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"Be a sponge and absorb as much information as possible from as many people as possible." – Kathleen Henson Sarpy.
A mentor is defined as someone who sees the light in you even when you fail to do so. Mentorship styles have evolved through generations and are highly dependent on the personalities of mentors and mentees. A mentor with generational intelligence ensures to push their mentees to the grip of success, fulfilling the expectations of every person involved.
The recent pandemic gave us a glimpse of effective individual commitment, even from a remote setup. This whole activity makes us think hard about how mentorship is no longer a one-way street; we can go top-down or bottom-up in the hierarchy for effective mentorship.
Generational Intelligence is a term that has recently gained its significance because of the depth it offers in addition to experience. The meaning and importance of mentorship platforms have dangled amidst choices and preferences with the evolving generations. But today, the need for a mentor with generational intelligence is more than ever as diversity, equality, and inclusion are essential concepts within an organization. The article below will brief you about the changes in mentoring expectations across generations and reveal ten traits of a mentor with generational intelligence.
Briefly, we can summarize the mentoring experience through four generations.
The traditionalists follow a formal mentoring procedure where the mentor is expected to train their mentee long term over regular one-to-one meetups. It is structured where mentors execute a powerful status and believe they have a lot to offer to the younger generation.
Similar to traditionalists but with a clear objective and duration, the baby boomers generation mentors are also structured. However, they are open to learning about technology development and other updates from their Gen X colleagues.
The Gen X category has missed out on early mentoring but requires it to move up the hierarchy into leadership positions. Mentors of this generation still keep some reservations about the time and experience that they offer to mentees. Mentees are expected to do most of the groundwork themselves and follow a mentoring structure.
Gen Y mentees need mentoring based on individual requirements. There is anticipation over the mentoring structure, and the mutual relationship between mentor and mentees plays an important role. Sometimes, senior mentors feel rejected and decide to stop mentoring altogether.
A mentor understands the importance of time and opportunities. They motivate their mentees in more than one way. They are great communicators and emphasize adapting to the newer ways of connecting with mentees. With changing times, they suggest strategies for mentees to become their best versions.
A mentor with general intelligence always values learning and stays passionate about it. They acknowledge that they won't know everything, but they put in their best efforts to fetch the solutions. They also encourage their mentees to share their knowledge and ideas on things they might not know.
Mentors are great at knowing your comfort zone and developing actionable goals to help you step outside the zone. They bring you new opportunities, help expand your network, and encourage you to keep performing. They also share their life stories, bad choices, and how they overcame all of them. Their characteristics of self-awareness and maturity make the mentee perform better under their mentorship.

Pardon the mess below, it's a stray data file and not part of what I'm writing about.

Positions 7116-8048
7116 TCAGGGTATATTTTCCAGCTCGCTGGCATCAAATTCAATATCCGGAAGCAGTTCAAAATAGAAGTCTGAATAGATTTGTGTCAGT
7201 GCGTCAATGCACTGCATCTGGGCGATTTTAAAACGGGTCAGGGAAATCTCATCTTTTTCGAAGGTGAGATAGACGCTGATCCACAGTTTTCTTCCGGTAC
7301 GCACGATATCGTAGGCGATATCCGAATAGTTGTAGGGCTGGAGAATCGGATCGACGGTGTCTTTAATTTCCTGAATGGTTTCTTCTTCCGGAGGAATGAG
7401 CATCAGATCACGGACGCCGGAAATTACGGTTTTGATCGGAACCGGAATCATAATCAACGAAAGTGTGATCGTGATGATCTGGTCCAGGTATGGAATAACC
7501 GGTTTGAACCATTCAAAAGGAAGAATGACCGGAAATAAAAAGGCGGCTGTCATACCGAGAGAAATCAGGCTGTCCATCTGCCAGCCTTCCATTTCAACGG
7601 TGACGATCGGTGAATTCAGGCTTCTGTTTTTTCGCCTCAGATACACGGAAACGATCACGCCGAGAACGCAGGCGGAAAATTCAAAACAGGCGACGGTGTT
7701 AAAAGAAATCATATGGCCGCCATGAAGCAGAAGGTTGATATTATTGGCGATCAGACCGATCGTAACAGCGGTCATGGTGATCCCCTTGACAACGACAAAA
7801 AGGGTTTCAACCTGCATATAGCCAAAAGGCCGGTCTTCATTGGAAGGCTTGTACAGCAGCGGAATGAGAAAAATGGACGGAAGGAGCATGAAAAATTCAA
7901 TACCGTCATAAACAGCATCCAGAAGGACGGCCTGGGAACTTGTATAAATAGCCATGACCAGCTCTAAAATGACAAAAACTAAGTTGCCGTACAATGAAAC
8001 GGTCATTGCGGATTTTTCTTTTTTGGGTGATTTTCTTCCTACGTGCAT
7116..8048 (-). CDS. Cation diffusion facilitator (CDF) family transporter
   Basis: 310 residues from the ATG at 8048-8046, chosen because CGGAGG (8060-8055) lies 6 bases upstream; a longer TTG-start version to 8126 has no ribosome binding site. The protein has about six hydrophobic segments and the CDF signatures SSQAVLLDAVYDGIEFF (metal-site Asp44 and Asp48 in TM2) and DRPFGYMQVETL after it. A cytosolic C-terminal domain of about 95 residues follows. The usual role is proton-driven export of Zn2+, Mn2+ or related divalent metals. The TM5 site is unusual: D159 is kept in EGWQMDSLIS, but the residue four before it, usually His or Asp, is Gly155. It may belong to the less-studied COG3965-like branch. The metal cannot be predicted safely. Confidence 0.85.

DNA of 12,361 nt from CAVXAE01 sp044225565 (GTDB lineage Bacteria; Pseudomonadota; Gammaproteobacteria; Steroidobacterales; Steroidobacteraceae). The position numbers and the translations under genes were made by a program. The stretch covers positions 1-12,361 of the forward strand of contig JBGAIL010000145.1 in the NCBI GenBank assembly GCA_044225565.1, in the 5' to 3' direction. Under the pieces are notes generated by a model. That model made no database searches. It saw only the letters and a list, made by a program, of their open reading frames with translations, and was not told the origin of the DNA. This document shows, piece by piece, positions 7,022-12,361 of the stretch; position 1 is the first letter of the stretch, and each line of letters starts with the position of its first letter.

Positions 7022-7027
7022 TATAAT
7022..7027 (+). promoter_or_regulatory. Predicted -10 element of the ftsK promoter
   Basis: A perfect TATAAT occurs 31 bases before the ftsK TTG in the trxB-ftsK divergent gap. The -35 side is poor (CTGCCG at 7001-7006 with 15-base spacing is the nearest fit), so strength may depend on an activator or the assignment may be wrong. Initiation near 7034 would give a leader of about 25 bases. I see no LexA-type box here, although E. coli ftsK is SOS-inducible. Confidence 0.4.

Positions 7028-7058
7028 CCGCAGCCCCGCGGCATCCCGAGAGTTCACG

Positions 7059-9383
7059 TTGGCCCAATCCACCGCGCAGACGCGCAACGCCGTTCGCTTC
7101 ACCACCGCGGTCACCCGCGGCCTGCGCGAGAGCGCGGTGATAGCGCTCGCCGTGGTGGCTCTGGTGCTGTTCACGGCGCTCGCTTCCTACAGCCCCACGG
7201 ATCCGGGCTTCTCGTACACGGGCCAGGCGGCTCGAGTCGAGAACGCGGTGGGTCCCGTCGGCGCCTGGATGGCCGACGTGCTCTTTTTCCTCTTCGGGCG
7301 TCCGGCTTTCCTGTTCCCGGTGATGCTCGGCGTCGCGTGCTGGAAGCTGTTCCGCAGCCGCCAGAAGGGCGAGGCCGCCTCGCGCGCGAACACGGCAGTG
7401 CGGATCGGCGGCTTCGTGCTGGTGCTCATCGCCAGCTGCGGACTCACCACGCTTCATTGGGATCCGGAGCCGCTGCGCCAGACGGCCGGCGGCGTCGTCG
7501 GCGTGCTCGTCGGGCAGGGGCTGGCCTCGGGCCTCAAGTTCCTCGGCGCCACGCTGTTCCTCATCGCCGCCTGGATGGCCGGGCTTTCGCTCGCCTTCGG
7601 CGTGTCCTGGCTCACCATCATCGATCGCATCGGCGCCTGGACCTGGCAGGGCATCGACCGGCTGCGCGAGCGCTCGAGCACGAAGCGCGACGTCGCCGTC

Mentoring millennials is a challenge, and a mentor with generational intelligence is emotionally intense and is a great listener. They do not interrupt your thoughts, prompt you to open up, and provide clarity of your notions. They make great conversations by asking questions and taking notes, and they do not give up on their mentees ever.
Mentoring structures fail when they lack to involve the emotional aspect of people. Hence a mentor with generational intelligence sharpens their emotional quotient to empathize better with their mentees.
No one is wrong or right in their approaches; it is just their perspective. Mentors could significantly contribute to mentees' success when they understand the differences in their thoughts and reasons.
Mentors with generational intelligence accept the gaps within people,' and they drop their egos while asking for help. They do not refrain from seeking help from other mentors when needed to solve issues.
No one is perfect, and neither is a mentor. But a mentor with generational intelligence adapts to the situation, accepts their mistakes on preconceptions, and works on their prejudices.
Mentors recognize the immaculate differences among people from different generations; nevertheless, they bring out the best in their mentees. It takes planning and compromises on the part of mentors, but they take the responsibility head-on.
Regardless of mentees' differences, a mentor with generational intelligence does not refrain from giving feedback. The feedback is regular, on point, and brims with positivity and suggestions for improvement.
A mentor with generational intelligence isn't an easy find; they are molded with the right training and resources. Intergenerational mentoring programs help both mentors and mentees fill mentorship gaps and make up for a fun learning experience. The awareness of generational differences gives mentor-mentee a chance to create excellent channels that makes communication easier. As a result, an innovative and high-performing team emanates, which benefits the organization significantly in the long term.
Shellye is committed to helping people from diverse backgrounds to achieve their aspirations in careers and life. The content published above was made in collaboration with our members.
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